“I see,” I say.
She has a point. Progress in small quantities is still progress. I told her of the documentaries I saw at the Modern that show the time when freely speaking out, or being the kind of person that was not wanted, could get you into all kinds of trouble.
Staying here, in this country, the questions come at me with urgency. Turkey is a multi-faceted and multi-cultured society that is bubbling with possibilities. When you sit with a woman who defines herself as a secular atheist, who lives on the Asian side, and who has friends who wear the veil without giving up their capacity for tolerance, then there is hope.
We met hope again on our last Sunday here: Pride Day. Our friends were going in support of a friend so we decided we couldn’t sit back. Th and I set off for Taksim Square early, and with a sense of caution. We checked in at the Taksim Square Burger King where we had agreed to meet. No rainbows yet, apart from the decorative string of colourful shopping bags high up, and that run the length or Istiklal. We retreated and found a coffee shop. There a girl in a white organdie dress entertained us playing a repetitive tune on a small accordion. We called her over just as she was shoed away by the proprietor. She told him she had a coin to collect.
It takes guts taking to the street.
Pretty soon, groups of young people carrying multicoloured flags started drifting by. Our cue for going to Burger King to see if our friends had arrived. On our way we saw a group of men hanging out by an official looking building. Plainclothes policemen? We thought so. At Burger King I spotted my first rainbow coloured piece of clothing, a fingerless glove on a tough looking dude. Further down, some merchants were selling whistles in all colours, and LTGBQ banners. A couple arrived on a motorbike. He was wearing a multi coloured helmet, she carried a striped flag, the colours of the rainbow. People started to move in on one another, hugging, old friends meeting.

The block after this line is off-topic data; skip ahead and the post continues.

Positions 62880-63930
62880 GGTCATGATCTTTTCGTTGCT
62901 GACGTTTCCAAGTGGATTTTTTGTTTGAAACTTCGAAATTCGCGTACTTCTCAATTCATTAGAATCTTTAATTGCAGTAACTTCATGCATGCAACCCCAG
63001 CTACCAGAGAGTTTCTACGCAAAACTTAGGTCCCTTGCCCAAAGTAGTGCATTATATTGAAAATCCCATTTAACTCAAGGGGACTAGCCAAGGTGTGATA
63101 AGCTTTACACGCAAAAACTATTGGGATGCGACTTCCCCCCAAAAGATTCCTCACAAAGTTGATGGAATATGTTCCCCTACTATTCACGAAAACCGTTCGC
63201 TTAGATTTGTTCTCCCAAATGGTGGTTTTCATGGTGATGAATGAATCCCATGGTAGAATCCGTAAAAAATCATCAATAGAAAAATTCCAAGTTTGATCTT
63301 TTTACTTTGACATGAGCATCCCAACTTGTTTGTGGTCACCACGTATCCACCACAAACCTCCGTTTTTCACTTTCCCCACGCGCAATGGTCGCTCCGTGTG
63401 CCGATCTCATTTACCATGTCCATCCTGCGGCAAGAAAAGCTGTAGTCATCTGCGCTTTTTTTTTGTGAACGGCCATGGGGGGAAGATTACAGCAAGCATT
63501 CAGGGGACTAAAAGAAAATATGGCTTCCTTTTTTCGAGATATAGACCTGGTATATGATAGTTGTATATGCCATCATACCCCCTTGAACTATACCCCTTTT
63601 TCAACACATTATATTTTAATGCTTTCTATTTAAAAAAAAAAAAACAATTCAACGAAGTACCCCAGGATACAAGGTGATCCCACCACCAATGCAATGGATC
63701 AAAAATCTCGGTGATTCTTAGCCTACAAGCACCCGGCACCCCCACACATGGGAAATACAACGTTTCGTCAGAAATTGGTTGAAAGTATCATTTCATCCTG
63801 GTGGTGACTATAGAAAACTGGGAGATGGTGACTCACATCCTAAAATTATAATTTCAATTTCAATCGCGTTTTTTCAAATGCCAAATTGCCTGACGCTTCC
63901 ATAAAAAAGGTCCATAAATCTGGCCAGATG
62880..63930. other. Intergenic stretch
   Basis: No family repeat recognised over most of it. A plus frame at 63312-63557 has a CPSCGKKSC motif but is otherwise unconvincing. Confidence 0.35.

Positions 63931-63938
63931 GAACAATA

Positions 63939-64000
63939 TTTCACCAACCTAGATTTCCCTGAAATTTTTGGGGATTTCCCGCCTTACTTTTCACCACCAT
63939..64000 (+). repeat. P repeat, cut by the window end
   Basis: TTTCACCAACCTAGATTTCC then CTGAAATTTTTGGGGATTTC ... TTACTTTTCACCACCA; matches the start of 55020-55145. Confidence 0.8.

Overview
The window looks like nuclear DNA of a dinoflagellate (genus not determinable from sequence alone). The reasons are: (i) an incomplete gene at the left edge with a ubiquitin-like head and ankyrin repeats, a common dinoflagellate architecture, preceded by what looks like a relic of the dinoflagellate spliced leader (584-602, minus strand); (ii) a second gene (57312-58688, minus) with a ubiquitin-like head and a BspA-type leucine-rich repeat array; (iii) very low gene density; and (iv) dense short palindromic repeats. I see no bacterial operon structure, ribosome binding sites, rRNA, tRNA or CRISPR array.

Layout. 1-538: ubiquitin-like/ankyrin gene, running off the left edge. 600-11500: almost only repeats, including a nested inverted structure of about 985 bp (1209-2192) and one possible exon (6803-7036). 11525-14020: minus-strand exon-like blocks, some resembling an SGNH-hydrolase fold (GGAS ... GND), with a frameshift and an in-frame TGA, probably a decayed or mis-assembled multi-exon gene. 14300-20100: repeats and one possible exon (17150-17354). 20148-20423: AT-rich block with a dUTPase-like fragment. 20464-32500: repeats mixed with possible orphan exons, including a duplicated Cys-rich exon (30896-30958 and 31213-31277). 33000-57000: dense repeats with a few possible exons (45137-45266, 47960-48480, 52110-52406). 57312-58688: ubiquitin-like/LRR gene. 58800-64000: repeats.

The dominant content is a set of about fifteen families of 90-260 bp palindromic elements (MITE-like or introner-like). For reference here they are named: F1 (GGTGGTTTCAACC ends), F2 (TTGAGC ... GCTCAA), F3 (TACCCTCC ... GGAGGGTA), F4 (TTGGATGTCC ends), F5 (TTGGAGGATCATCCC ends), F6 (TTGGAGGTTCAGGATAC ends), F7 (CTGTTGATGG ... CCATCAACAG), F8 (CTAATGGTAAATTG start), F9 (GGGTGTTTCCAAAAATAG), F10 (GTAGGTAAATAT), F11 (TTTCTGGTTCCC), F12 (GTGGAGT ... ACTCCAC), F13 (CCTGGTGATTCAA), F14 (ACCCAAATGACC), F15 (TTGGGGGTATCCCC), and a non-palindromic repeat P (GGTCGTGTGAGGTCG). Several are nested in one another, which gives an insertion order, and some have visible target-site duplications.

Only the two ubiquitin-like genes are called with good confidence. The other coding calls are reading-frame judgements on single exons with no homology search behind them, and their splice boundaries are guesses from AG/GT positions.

“They’re just people, standing up for their rights,” I still said. And, just then, rainbow flags were thrown in our midst, like gauntlets. Some of us picked them up and looked over the row of helmets to the flags that were now jumping up and down. Before we had time to decide, police shoved us gently, but firmly, into the circle. “You go that way,” they said. And we were committed. In the midst of it. Our fate sealed to this growing crowd that came out to show the world what speaking out means.
It soon became clear that the police only had one wish: no one was to go to near Gezi Park. It was also clear that this group of protesters was not here to tackle that problem. They had their own statement to make. Before long, the helmet clad police wearing gas masks retreated. So did the armoured cars that came with them. Only a few rows of plainclothes police were left and they eventually also took a few large steps back and then disappeared behind a wave of colour.
No Gezi Park. We were all clear on that. But what was also clear was that the police would have used whatever means necessary to make sure we didn’t make a move on the park. You seldom see police, here in Istanbul, and when you do, you don't sense threat. Until a group decides to speak out. Then they appear in formation. Each individual a fortified unit. Each formation impenetrable like the fortresses of old, except that those fortresses used to offer protection to the subjects of the lords. Not so today. The people who come out to protest are clearly the enemy. But who needs protection from them? Gezi Park? Or the plans on the desks of the corporations that want to move in?
I, a person who never raised a flag, not counting that one time in my youth when I was coerced, gladly held aloft the rainbow flag. I gladly joined my voice with those that were chanting and shouting and showing the world that personal freedom is sacred.
That the freedom to be who you are, cannot be touched.